The virtual tools companies adopted to maintain business continuity during the coronavirus are here to stay. Even as states lift restrictions and businesses resume normal operations, “this is not going away,” said Jenna Schwartz, digital producer with ONeil Interactive, during a presentation during the International Builders’ Show in February, referring to virtual tools. “Buyers will be expecting these forever.”
Schwartz, alongside three other panelists, offered tips for evaluating websites, measuring content and some favorite online tools to boost business.
Schwartz posed asking the following questions when evaluating your website: Is someone available and accessible to answer questions? Is it easy to get in touch with an online sales counselor and is that accessibility featured prominently throughout the site?
She also recommended live chat for shoppers looking for a quick answer. ChatBots also may be able to answer such questions and assist website visitors in the search process.
Megan English, ONeil Interactive, recommended positioning photo galleries as design inspiration. “People are used to Pinterest, Instagram and Houzz to find what they like and identify style,” she said. “Try to give a similar experience on your website. You need a memory point to stand out.”
The panel agreed the single best line item to invest in is good photography.
Virtual selling tools
In addition to Schwartz and English, John Allen, Brown Haven Homes, and Sheena Ramos, Abrazo Homes, offered a list of effective virtual selling tools.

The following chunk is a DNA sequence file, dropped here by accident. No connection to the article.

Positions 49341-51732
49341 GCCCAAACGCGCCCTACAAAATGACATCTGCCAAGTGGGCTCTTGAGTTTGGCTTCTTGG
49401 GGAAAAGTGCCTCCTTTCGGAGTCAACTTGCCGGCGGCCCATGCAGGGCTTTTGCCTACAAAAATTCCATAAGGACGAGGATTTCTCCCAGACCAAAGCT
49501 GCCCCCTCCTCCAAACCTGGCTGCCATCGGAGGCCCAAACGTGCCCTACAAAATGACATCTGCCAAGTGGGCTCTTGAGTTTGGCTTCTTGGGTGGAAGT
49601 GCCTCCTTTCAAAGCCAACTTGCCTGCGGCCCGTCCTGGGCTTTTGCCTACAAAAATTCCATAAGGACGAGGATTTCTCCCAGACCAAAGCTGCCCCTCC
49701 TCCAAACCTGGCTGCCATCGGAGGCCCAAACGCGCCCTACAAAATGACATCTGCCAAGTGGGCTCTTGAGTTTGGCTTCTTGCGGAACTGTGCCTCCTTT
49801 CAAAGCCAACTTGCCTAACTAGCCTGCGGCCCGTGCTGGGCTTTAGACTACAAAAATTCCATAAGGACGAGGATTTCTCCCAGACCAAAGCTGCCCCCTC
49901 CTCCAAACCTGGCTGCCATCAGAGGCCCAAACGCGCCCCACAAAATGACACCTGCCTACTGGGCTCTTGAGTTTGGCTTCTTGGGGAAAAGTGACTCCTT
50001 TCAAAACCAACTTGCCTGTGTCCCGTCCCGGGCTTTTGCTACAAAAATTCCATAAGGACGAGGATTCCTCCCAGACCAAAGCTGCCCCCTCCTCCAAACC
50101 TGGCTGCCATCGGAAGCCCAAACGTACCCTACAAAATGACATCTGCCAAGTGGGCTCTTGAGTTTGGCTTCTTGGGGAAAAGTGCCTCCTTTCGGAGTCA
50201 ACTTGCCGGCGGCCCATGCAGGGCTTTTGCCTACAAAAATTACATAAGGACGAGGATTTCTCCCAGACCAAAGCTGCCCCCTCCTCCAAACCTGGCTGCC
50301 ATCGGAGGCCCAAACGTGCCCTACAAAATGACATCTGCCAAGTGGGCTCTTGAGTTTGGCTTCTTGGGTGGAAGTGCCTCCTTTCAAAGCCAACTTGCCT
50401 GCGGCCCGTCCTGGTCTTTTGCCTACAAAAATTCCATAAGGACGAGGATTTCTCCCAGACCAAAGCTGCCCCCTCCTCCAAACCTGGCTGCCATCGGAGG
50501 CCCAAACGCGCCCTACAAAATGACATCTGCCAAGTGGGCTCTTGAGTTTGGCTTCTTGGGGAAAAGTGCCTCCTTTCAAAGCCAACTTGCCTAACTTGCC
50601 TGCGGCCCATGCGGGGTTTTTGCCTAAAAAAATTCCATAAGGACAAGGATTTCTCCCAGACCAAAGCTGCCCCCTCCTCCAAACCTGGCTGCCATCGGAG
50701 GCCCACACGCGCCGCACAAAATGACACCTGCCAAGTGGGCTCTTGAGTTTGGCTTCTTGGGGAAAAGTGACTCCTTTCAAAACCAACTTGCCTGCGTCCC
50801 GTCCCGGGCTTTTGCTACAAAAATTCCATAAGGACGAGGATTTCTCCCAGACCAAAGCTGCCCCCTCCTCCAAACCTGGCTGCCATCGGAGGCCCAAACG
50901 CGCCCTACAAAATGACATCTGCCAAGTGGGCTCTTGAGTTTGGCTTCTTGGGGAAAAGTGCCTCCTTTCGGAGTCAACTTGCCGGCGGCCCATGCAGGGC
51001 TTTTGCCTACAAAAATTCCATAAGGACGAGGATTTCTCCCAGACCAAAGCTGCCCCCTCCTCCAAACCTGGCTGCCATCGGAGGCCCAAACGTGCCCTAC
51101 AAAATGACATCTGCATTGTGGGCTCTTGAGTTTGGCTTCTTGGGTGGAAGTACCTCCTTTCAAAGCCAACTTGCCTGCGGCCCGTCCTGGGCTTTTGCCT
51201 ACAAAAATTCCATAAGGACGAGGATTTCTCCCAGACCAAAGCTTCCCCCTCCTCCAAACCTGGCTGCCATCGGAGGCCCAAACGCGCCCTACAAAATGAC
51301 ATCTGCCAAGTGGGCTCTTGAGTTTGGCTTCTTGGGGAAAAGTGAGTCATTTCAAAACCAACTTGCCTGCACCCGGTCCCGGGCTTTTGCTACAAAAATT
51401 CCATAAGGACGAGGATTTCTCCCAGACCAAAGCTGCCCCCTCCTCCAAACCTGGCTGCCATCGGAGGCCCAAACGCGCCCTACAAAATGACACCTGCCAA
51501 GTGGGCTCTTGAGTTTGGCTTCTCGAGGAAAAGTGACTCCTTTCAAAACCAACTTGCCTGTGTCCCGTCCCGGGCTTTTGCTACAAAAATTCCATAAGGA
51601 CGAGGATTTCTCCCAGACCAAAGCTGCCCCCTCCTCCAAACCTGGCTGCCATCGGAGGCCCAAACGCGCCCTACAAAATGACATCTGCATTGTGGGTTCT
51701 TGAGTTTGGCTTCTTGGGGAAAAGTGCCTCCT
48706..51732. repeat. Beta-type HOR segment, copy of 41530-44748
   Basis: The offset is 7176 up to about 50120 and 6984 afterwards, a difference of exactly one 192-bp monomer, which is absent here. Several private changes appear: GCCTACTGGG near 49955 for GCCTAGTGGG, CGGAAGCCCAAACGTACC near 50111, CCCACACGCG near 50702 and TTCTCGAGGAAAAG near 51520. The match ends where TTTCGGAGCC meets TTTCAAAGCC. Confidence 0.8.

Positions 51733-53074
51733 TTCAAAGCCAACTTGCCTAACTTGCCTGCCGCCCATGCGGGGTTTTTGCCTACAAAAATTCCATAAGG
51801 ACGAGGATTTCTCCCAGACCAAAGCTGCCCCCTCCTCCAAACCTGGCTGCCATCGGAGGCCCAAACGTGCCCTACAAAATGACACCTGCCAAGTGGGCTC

- Video calls such as through apps like FaceTime, Zoom or Microsoft Teams.
- Online payment estimators, which can be an effective method for pre-qualifying buyers.
- DocuSign integrated into the sales process to get signatures electronically.
- Scheduling apps, such as Calendly. Many of these applications can be embedded into a website or standalone so customers can self-schedule online.
- Interactive design tools such as colorizers or room designers to keep the buyer on the site longer and keep them engaged with more pages.
- Online payments, such as Stripe, Apple Pay, Amazon Pay, Paypal, etc.
- Integration with your CRM, such as Lasso, HubSpot or Salesforce, which gives sales metrics for buyers and lead data.
Distress, Eustress and the Growth Mindset
Most daily behaviors are habit-based. Out of the approximately 92,000 thoughts a human has every day, about 74,000 are repeat thoughts, according to panelists during the “Rethinking your Sales and Marketing Strategies” session during IBS Connect in February. “You’re on autopilot,” they said. Leaving autopilot, however, is key to truly growing.
Chad Sanschagrin, founder, Cannonball Moments, said being in a state of eustress, or a state of discomfort to get better and grow, is good. “It creates new neuropathways to new behaviors,” he said. “It’s really difficult and uncomfortable, but it’s not painful. Today’s eustress leads to tomorrow’s comfort zone.”
Distress, conversely, is bad stress that causes high anxiety levels and generally spurs people to run back to their comfort zone. “There’s no growth in the distress zone,” he said. He recommends blocking off about five to 10 percent of available time per day to concentrate on growth.
Ask yourself the right questions around certain goals to put yourself in eustress and enter the growth mindset, Sanschagrin says:
- Does this new goal I have require me to become a better, upgraded version of myself? What does that better version look like?
- Do I have to add new habits and new actions to my toolbox?
- Does this goal inspire me more than it scares me?
“We spend a lot of time looking for inspiration from others rather than being inspired by the person we’re capable of becoming,” he says. “You are capable of becoming any version of you that you want; you’re capable of upgrading yourself every day. You must be strategic.”